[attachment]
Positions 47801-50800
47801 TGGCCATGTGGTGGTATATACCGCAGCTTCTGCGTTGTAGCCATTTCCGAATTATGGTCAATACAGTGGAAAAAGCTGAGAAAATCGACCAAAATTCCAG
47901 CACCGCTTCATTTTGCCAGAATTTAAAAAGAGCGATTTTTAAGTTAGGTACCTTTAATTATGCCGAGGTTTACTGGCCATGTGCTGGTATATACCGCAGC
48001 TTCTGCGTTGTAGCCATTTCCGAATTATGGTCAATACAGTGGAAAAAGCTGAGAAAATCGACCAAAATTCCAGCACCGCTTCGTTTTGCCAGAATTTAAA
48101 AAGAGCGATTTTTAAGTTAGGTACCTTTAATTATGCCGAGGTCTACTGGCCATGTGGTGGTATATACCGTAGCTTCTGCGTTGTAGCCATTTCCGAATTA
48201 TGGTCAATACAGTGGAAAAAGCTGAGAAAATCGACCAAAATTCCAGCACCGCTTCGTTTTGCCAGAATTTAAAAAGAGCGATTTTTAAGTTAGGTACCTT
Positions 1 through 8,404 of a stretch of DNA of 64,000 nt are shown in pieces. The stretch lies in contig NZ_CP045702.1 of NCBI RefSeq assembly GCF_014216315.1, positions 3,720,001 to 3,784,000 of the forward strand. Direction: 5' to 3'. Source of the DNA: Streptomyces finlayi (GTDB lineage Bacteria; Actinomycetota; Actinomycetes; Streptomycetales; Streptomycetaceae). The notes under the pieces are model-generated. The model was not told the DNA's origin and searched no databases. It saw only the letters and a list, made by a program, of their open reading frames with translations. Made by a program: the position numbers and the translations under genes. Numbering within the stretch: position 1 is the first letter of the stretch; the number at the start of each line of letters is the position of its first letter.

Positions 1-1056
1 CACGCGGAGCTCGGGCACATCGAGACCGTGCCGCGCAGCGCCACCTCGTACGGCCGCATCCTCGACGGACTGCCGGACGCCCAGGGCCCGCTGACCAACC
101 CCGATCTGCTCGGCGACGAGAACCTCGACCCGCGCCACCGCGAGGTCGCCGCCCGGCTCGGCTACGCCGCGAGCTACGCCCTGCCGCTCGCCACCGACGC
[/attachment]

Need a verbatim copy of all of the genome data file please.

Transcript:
Positions 47801-50800
47801 TGGCCATGTGGTGGTATATACCGCAGCTTCTGCGTTGTAGCCATTTCCGAATTATGGTCAATACAGTGGAAAAAGCTGAGAAAATCGACCAAAATTCCAG
47901 CACCGCTTCATTTTGCCAGAATTTAAAAAGAGCGATTTTTAAGTTAGGTACCTTTAATTATGCCGAGGTTTACTGGCCATGTGCTGGTATATACCGCAGC
48001 TTCTGCGTTGTAGCCATTTCCGAATTATGGTCAATACAGTGGAAAAAGCTGAGAAAATCGACCAAAATTCCAGCACCGCTTCGTTTTGCCAGAATTTAAA
48101 AAGAGCGATTTTTAAGTTAGGTACCTTTAATTATGCCGAGGTCTACTGGCCATGTGGTGGTATATACCGTAGCTTCTGCGTTGTAGCCATTTCCGAATTA
48201 TGGTCAATACAGTGGAAAAAGCTGAGAAAATCGACCAAAATTCCAGCACCGCTTCGTTTTGCCAGAATTTAAAAAGAGCGATTTTTAAGTTAGGTACCTT
Positions 1 through 8,404 of a stretch of DNA of 64,000 nt are shown in pieces. The stretch lies in contig NZ_CP045702.1 of NCBI RefSeq assembly GCF_014216315.1, positions 3,720,001 to 3,784,000 of the forward strand. Direction: 5' to 3'. Source of the DNA: Streptomyces finlayi (GTDB lineage Bacteria; Actinomycetota; Actinomycetes; Streptomycetales; Streptomycetaceae). The notes under the pieces are model-generated. The model was not told the DNA's origin and searched no databases. It saw only the letters and a list, made by a program, of their open reading frames with translations. Made by a program: the position numbers and the translations under genes. Numbering within the stretch: position 1 is the first letter of the stretch; the number at the start of each line of letters is the position of its first letter.

Positions 1-1056
1 CACGCGGAGCTCGGGCACATCGAGACCGTGCCGCGCAGCGCCACCTCGTACGGCCGCATCCTCGACGGACTGCCGGACGCCCAGGGCCCGCTGACCAACC
101 CCGATCTGCTCGGCGACGAGAACCTCGACCCGCGCCACCGCGAGGTCGCCGCCCGGCTCGGCTACGCCGCGAGCTACGCCCTGCCGCTCGCCACCGACGC